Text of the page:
But we cannot afford to be complacent: In 2014 most Member States received country-specific recommendations under the European Semester process, on further reforms needed to implement the Youth Guarantee and to improve the functioning of their labour markets.


Accelerate the pre-financing through the Youth Employment Initiative

The European Union actively supports Member States in implementing the Youth Guarantee. With regard to EU financial support, the Youth Employment Initiative, with a budget of 6.4 billion euros for the next few years, and the European Social Fund, are of key importance.

These instruments will not be sufficient to fully roll out the Guarantee schemes but they provide important support, which has to be used swiftly and to the best possible result.

So far, the Commission has undertaken a number of steps to support Member States in the programming and implementation of the Youth Employment Initiative, including frontloading the initiative.

In addition, the Commission intends to launch an additional proposal to increase pre-financing payments to Member States under the YEI. This measure is intended to address difficulties some Member States may have to implement the YEI on the ground due to lack of liquidity.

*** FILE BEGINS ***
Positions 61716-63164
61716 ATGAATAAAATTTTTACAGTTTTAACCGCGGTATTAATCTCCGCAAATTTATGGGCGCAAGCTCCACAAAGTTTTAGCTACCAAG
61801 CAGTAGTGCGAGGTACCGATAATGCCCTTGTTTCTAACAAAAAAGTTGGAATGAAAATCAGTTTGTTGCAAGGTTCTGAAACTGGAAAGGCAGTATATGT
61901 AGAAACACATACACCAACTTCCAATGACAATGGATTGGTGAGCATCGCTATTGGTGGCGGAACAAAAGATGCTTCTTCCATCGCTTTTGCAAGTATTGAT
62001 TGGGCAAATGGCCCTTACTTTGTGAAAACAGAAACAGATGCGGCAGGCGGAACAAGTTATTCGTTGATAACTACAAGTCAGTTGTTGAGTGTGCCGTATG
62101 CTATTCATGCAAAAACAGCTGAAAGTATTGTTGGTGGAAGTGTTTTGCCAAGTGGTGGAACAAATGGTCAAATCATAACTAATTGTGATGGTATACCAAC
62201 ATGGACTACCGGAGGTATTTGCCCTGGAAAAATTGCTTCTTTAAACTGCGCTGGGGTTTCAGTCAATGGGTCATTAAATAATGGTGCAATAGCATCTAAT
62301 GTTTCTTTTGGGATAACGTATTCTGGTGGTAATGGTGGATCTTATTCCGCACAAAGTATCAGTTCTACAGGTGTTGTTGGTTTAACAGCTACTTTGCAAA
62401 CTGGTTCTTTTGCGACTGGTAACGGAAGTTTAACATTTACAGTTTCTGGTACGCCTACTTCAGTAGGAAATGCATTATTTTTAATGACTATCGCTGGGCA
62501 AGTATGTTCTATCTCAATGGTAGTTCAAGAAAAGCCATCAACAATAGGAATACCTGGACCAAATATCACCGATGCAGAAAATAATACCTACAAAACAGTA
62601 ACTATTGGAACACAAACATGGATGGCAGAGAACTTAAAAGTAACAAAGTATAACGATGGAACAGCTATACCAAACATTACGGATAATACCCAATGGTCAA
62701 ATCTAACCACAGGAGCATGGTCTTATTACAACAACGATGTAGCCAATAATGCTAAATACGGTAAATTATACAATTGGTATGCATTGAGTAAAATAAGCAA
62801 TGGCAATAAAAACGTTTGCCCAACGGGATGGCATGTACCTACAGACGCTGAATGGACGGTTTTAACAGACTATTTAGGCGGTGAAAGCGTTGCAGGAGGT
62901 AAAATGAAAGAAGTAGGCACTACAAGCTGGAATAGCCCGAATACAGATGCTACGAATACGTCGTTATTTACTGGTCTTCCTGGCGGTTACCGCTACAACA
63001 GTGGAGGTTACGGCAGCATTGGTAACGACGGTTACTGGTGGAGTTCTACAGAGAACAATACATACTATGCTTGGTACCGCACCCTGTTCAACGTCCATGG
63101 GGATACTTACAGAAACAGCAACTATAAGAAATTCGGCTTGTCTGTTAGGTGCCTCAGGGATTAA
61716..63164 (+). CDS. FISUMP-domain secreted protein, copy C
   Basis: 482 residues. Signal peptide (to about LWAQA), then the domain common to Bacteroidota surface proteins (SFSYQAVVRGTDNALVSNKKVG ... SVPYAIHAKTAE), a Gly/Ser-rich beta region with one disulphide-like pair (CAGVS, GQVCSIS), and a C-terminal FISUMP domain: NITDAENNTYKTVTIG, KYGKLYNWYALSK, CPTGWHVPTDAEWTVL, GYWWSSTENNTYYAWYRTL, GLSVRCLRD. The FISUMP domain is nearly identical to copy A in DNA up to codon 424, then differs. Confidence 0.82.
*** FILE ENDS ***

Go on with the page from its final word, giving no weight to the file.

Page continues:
Ensuring that people in Europe have the skills they need and are able to adapt to the jobs of the future is a key element of our strategy against youth unemployment. The Commission has also taken other steps to promote investments in skills and to ensure the provision of adequate skills through the Quality Framework for Traineeships and particularly the European Alliance for Apprenticeships.


European Alliance for Apprenticeships

Far too many of our young people have left school and university with good results but know the inside of employment agencies better than that of a workplace.

We therefore need to provide young people with the skills that make them attractive for employers.

Technical, entrepreneurial and innovative skills that can help companies grow; but also transversal skills like language skills that will allow them to be mobile, and adapt to labour market developments and career changes that are increasingly becoming the norm.

Strengthening dialogue and cooperation between the education and training sector, employers and public authorities is an urgent must.

This is the only way to ensure that what people learn in education and training is what employers are looking for.

High-quality vocational education and training systems - including work-based learning and in particular apprenticeships - have proven to provide the right skills for the labour market: countries that operate such systems, such as Denmark, Germany and the Netherlands, have managed to keep youth unemployment low during the crisis years.